I attended the Northern Virginia Writers Club monthly meeting on Saturday, and the Guest Speaker turned out to be exceptional. Adele Levine is one of those truly gifted people (down to earth and just a real delight to know), and her book - Run, Don't Walk - sounded like a book that all military, military family members, those who support our returning wounded service members, and those who ever wondered about what they might be going through should read.
I'm very much looking forward to reading it, and as always, posting my thoughts in a review of the book in the coming days. Meanwhile, here is one of the many reviews, just to whet your appetite...
"An amputee rehabilitation center is a crucible of emotion, and this book throbs with the pulse of a human heart. The characters are hilarious, harsh, eccentric, brave, and real, portrayed with tenderness and unflinching honesty. Yet Levine moved me more with what she didn't say. A master of understatement, she paints a picture of what it's like to work at this strange job, patching up broken soldiers only to be sent back to war - and tells her own story, setting her own sorrows and struggles beside the pain of her amputee patients."
August 7th is Purple Heart Day - a Day to Honor America's Combat Wounded and Fallen Heroes
Each year on August 7th, Americans pause to remember and honor the brave men and women who were either wounded on the battlefield or paid the ultimate sacrifice with their lives. The Purple Heart is awarded to any member of the U.S. Armed Forces that has been wounded or died as a result of a wound in battle. This now includes those persons who died in captivity while a prisoner of war (POW).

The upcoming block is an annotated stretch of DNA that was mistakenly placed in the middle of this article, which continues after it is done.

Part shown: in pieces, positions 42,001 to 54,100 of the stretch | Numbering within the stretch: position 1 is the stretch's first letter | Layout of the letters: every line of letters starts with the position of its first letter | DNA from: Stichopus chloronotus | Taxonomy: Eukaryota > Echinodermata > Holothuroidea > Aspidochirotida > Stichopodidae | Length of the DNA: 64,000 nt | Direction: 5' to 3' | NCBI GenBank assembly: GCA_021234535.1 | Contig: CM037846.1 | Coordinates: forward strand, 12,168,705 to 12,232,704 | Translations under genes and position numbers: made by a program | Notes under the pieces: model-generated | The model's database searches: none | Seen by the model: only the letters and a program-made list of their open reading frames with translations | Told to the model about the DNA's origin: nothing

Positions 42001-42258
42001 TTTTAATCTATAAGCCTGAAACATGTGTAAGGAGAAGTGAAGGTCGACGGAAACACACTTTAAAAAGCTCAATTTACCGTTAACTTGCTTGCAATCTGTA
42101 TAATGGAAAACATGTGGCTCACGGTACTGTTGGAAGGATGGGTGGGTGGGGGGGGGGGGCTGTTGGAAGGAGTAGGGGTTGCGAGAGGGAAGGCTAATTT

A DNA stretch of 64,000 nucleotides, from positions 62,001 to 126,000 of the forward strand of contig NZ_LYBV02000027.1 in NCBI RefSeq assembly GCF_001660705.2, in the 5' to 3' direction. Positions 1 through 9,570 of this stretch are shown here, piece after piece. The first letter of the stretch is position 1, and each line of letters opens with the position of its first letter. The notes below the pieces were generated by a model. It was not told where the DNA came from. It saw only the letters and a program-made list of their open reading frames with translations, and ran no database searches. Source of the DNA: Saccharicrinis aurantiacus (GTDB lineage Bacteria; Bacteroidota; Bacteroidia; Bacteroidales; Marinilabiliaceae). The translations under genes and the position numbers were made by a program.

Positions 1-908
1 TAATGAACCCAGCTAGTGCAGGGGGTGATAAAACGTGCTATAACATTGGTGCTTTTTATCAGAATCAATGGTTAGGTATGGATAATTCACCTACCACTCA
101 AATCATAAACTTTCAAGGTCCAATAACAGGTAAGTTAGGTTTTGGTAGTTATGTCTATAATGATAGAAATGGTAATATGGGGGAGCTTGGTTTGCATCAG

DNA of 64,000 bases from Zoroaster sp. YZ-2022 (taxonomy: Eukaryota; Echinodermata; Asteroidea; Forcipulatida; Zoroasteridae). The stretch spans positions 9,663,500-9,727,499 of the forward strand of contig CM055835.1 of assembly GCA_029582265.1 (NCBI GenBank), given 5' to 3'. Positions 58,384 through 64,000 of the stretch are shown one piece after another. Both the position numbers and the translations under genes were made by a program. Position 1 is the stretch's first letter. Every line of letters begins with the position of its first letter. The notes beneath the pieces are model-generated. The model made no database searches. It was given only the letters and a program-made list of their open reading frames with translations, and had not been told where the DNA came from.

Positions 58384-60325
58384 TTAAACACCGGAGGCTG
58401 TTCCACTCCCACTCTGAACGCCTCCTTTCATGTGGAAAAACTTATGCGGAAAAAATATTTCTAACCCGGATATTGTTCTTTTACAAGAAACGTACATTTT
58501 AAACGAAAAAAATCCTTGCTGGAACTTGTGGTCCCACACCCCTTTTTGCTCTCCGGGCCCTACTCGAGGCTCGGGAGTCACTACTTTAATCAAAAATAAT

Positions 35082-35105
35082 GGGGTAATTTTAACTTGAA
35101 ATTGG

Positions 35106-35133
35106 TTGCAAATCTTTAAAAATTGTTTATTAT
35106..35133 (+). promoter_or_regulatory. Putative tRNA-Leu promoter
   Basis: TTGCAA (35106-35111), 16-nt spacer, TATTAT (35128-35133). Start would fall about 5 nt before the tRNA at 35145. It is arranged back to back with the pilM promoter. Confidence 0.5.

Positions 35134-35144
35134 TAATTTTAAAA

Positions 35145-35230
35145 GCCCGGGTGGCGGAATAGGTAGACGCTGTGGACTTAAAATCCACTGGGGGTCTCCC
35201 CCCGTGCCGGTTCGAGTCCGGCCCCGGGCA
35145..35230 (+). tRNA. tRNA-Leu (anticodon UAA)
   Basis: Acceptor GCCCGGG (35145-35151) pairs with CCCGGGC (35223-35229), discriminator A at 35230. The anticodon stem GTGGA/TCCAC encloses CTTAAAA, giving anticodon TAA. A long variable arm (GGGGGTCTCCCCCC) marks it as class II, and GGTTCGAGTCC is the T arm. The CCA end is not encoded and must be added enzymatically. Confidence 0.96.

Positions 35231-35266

We now celebrate Purple Heart Day on the anniversary of its inception, August 7th. On this day it is our patriotic duty to remember and recognize those people willing to serve our country, no matter the price.
Ron Capps | Photo: A VWP Seminar in 2011 | Credit: Jacqueline Hames, Soldiers Magazine
The Veterans Writing Project had extremely in-depth sessions on all aspects of writing. The seminar was presented in an atmosphere conducive to the free exchange of ideas in an comfortable and safe environment for veterans to discuss their experience. My eyes were opened to many aspects of the publishing and writing business that I had not yet considered. I was also pleased to meet some very interesting veterans from the United States military as well and veterans from Australia. Gathering with those who share your interests and experience is a great way to bring you closer to your writing goals and it really helps to unlock the ideas and stories that you have stored in your brain housing group. This session emphasized telling your own story.
I was impressed by the thoroughness of the presentation and the involvement of the participants. I would recommend this seminar to those interested in learning how to get their story down in writing. Everyone has a story - you just need to tools to get it into a tangible form. Ron's seminar and materials help you acquire those capabilities.